What’s supposed to set the My Net N900 apart is its ability to ping devices and respond in real-time. Here are examples of tests we ran:

We had Netflix playing a movie on an iPad, while also streaming an HD movie to a Boxee Box from a network hard drive connected to WD’s router. We started the HD movie first and then fired up Netflix on the iPad. The movie playing through the Boxee Box appeared unaffected by the addition of another video-hungry device, and this proved to be true of the EA4500, too. We should mention, however, that the Boxee had a wired connection to both routers in separate tests via a Powerline adapter.

We then moved on to streaming a big HD movie from a network drive wirelessly over to a Mac, while downloading a 300MB video file onto the same machine. To push things further, we also initiated file transfers of 2GB of photos from a PC over to the same network drive to see what would happen.

In both cases, the file transfer’s speed dipped, ostensibly because both routers were prioritizing both the video stream and the file being downloaded on the Mac. Video playback on the Mac seemed unhindered by the whole thing, though we did catch that the load time was a tad faster with the My Net N900. The caveat here was that there were hundreds of photos in the folder being copied, and transfers always take longer when a large number of files are being moved across network traffic.

In the third test, we had a Skype video call going on the PC, while Netflix was streaming on the Mac, a TV show episode streamed to an Android phone and an iPad was uploading a large batch of photos to Dropbox. The most obvious effect was with Skype’s performance, where video was a bit choppy in both cases. The My Net N900 recovered faster, but the EA4500 fared better at uploading the photos in less time.

We upped the ante a bit by having all of that going on, including two simultaneous torrent downloads on two different computers, and then playing a PlayStation 3 game online. The devices moved to the highest priority on the EA4500 performed relatively well. Ditto for the My Net N900. Still, it was painfully obvious there was way too much going on at one time, what with a handful of devices not only connected to the network, but also each performing demanding tasks.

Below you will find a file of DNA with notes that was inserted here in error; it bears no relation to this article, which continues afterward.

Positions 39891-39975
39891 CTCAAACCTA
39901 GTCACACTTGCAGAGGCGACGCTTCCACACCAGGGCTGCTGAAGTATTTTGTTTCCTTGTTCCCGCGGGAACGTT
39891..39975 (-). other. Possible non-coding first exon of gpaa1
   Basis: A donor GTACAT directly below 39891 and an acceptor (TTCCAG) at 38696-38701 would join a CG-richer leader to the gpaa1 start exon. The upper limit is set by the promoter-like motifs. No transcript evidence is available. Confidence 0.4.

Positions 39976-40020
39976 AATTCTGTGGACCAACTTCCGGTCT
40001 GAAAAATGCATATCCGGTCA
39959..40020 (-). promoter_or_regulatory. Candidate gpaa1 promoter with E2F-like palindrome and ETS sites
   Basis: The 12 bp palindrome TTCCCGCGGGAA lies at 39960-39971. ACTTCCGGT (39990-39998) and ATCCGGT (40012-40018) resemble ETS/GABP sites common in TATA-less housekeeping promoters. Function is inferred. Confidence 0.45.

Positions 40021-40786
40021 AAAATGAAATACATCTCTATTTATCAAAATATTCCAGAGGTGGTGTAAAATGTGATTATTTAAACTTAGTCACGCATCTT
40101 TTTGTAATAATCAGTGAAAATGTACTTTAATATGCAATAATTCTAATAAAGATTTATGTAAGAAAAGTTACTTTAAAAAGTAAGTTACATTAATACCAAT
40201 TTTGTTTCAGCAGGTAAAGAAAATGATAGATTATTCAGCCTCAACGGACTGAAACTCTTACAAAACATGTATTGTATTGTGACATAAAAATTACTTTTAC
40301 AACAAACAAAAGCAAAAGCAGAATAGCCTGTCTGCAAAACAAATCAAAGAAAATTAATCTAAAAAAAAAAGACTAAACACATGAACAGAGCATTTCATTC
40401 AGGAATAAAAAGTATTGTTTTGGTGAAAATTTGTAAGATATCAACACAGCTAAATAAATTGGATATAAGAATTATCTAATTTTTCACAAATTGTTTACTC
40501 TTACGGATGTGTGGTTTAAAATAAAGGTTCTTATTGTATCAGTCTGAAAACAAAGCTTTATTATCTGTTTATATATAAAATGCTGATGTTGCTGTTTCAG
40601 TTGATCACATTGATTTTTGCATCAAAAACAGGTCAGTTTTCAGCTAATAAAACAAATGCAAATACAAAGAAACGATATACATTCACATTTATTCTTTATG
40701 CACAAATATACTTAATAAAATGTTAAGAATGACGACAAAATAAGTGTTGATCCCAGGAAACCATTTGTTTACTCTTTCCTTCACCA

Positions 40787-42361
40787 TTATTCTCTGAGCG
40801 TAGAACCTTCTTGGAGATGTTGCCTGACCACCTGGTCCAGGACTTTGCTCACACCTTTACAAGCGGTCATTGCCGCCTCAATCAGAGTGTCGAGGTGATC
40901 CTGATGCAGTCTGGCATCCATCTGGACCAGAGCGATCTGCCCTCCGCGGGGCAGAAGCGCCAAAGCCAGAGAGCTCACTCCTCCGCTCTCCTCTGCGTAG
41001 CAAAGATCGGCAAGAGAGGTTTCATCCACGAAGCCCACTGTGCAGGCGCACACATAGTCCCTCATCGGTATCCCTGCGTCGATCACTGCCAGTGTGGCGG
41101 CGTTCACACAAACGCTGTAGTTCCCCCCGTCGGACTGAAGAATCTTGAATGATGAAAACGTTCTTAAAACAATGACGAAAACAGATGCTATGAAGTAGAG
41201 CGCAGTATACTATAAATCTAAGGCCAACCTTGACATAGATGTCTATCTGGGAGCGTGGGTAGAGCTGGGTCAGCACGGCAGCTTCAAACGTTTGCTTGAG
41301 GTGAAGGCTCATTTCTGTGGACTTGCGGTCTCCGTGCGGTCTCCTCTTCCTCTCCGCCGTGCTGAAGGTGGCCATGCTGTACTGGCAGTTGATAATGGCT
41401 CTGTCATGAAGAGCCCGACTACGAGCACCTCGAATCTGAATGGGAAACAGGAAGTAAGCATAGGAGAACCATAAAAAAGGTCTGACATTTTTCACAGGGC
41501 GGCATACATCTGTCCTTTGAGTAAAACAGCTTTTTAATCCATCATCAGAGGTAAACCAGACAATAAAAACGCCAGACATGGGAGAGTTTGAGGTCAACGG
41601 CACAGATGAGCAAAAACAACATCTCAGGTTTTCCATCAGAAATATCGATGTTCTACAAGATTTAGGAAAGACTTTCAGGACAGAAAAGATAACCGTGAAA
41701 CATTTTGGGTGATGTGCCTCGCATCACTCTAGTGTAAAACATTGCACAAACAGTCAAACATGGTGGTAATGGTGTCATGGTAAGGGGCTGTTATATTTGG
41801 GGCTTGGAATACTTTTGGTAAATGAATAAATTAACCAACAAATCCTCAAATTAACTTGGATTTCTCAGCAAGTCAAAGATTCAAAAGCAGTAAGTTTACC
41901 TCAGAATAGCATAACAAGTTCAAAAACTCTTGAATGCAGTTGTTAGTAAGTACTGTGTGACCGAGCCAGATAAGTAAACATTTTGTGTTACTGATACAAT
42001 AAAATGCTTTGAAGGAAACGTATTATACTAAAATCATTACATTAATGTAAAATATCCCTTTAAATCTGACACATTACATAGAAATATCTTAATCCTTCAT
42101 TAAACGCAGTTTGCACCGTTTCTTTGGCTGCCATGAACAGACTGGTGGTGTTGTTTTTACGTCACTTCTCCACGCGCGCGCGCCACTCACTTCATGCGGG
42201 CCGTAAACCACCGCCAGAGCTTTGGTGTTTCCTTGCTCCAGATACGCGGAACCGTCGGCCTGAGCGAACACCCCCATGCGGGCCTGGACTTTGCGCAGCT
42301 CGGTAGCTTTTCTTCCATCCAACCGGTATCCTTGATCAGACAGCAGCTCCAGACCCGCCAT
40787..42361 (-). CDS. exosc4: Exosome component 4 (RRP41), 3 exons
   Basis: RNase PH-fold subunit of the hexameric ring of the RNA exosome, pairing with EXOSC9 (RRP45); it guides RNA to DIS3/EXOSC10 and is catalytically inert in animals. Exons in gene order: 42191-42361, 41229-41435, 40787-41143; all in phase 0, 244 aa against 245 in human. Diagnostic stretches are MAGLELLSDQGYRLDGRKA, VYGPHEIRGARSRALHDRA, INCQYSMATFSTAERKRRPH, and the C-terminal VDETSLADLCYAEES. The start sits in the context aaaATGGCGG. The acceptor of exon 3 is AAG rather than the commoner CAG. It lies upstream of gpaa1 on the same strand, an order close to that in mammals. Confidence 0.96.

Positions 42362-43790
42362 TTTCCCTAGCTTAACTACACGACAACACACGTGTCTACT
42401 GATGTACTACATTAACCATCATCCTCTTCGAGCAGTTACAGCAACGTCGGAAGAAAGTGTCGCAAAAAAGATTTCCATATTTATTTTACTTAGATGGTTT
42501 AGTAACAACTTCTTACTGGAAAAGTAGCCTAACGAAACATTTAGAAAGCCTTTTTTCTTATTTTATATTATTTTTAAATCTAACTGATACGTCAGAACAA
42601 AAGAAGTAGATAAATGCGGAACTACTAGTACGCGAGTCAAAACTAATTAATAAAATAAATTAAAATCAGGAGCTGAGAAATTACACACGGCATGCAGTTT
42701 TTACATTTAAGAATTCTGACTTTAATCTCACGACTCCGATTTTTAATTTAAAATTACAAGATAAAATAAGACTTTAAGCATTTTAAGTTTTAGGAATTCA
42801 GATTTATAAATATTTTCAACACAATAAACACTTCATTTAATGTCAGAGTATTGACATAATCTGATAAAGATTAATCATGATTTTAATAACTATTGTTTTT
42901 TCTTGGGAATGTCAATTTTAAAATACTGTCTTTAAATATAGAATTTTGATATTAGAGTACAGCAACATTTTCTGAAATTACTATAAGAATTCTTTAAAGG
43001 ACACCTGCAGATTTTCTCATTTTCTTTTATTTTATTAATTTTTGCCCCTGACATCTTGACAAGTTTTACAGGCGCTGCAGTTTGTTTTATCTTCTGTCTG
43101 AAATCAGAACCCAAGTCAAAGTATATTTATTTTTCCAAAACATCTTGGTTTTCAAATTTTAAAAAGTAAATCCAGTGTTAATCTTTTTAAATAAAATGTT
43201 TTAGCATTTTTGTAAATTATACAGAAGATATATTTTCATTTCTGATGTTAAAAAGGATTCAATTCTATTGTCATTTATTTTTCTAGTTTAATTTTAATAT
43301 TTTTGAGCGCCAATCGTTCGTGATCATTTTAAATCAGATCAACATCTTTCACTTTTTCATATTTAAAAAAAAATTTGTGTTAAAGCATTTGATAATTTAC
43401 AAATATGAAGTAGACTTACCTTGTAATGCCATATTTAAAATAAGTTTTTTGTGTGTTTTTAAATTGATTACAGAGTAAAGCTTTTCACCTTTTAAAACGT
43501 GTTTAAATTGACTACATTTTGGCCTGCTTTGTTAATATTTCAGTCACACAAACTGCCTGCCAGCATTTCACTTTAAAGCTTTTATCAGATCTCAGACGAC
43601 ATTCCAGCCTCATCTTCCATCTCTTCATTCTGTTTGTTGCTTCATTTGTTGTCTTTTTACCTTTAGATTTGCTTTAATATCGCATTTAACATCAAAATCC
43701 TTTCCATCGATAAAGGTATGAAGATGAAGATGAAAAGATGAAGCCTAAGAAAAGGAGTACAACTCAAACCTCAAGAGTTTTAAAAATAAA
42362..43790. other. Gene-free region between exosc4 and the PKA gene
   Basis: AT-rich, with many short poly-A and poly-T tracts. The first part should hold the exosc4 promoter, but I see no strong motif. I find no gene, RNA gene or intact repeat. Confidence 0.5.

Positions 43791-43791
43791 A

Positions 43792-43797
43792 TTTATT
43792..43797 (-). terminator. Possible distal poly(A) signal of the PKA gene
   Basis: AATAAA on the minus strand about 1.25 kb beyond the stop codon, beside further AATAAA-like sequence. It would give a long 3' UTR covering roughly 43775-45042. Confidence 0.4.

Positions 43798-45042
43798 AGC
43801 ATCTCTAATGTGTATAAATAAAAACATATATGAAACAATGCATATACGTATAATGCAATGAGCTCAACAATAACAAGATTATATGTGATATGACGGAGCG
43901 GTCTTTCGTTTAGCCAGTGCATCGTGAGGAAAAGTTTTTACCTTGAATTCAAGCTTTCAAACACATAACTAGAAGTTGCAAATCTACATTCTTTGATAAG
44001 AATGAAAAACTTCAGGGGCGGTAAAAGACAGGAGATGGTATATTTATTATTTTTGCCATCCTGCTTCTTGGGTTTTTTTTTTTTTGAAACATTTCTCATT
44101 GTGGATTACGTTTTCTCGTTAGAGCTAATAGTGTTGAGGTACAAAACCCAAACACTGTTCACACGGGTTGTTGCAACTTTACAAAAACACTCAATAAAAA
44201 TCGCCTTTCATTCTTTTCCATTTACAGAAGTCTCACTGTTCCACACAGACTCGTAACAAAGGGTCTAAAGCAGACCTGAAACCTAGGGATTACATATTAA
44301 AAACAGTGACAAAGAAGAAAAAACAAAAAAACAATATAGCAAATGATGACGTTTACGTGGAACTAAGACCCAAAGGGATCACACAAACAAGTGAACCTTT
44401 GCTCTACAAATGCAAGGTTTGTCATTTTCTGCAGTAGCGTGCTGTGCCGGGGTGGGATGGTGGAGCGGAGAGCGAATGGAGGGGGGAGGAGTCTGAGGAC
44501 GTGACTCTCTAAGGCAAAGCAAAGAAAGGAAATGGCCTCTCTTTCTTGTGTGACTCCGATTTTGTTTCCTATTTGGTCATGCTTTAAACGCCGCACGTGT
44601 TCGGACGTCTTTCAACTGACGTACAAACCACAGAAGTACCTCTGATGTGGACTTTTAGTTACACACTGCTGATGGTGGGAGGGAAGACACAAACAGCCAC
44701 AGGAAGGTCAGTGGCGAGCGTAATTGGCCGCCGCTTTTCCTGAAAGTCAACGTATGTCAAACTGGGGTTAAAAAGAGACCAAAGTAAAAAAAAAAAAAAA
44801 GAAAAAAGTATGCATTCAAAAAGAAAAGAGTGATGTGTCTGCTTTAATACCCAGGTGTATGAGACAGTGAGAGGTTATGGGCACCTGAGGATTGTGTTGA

What we realized is that a major factor was the actual Internet connection coming in from the ISP. We used one of the highest cable offerings from TekSavvy for testing, giving us theoretical speed limits of up to 28Mbps download and 1Mbps upload with a bandwidth allotment of 300GB per month. We found there was a verifiable difference when we conducted these tests in the late morning, late afternoon and late night. Late nights offered the best performance, overall.

Neither WD nor Cisco really discuss this openly in their respective marketing materials, but assuming we were working with a “Lite” Internet package giving us just 3Mbps download, and 256Kbps upload, it’s pretty much impossible that we would be able to multitask with so many devices with either router and not have a major disruption somewhere.

Essentially, if you’re going to pay $200 after taxes for a router, you should probably be spending a bit more per month for more speed and bandwidth to fatten the pipes for your media-hungry habits. We found the EA4500 performed better than the My Net N900 on the 2.4GHz band, but the My Net N900 was better at handling more complex and crowded bandwidth usage in a home environment.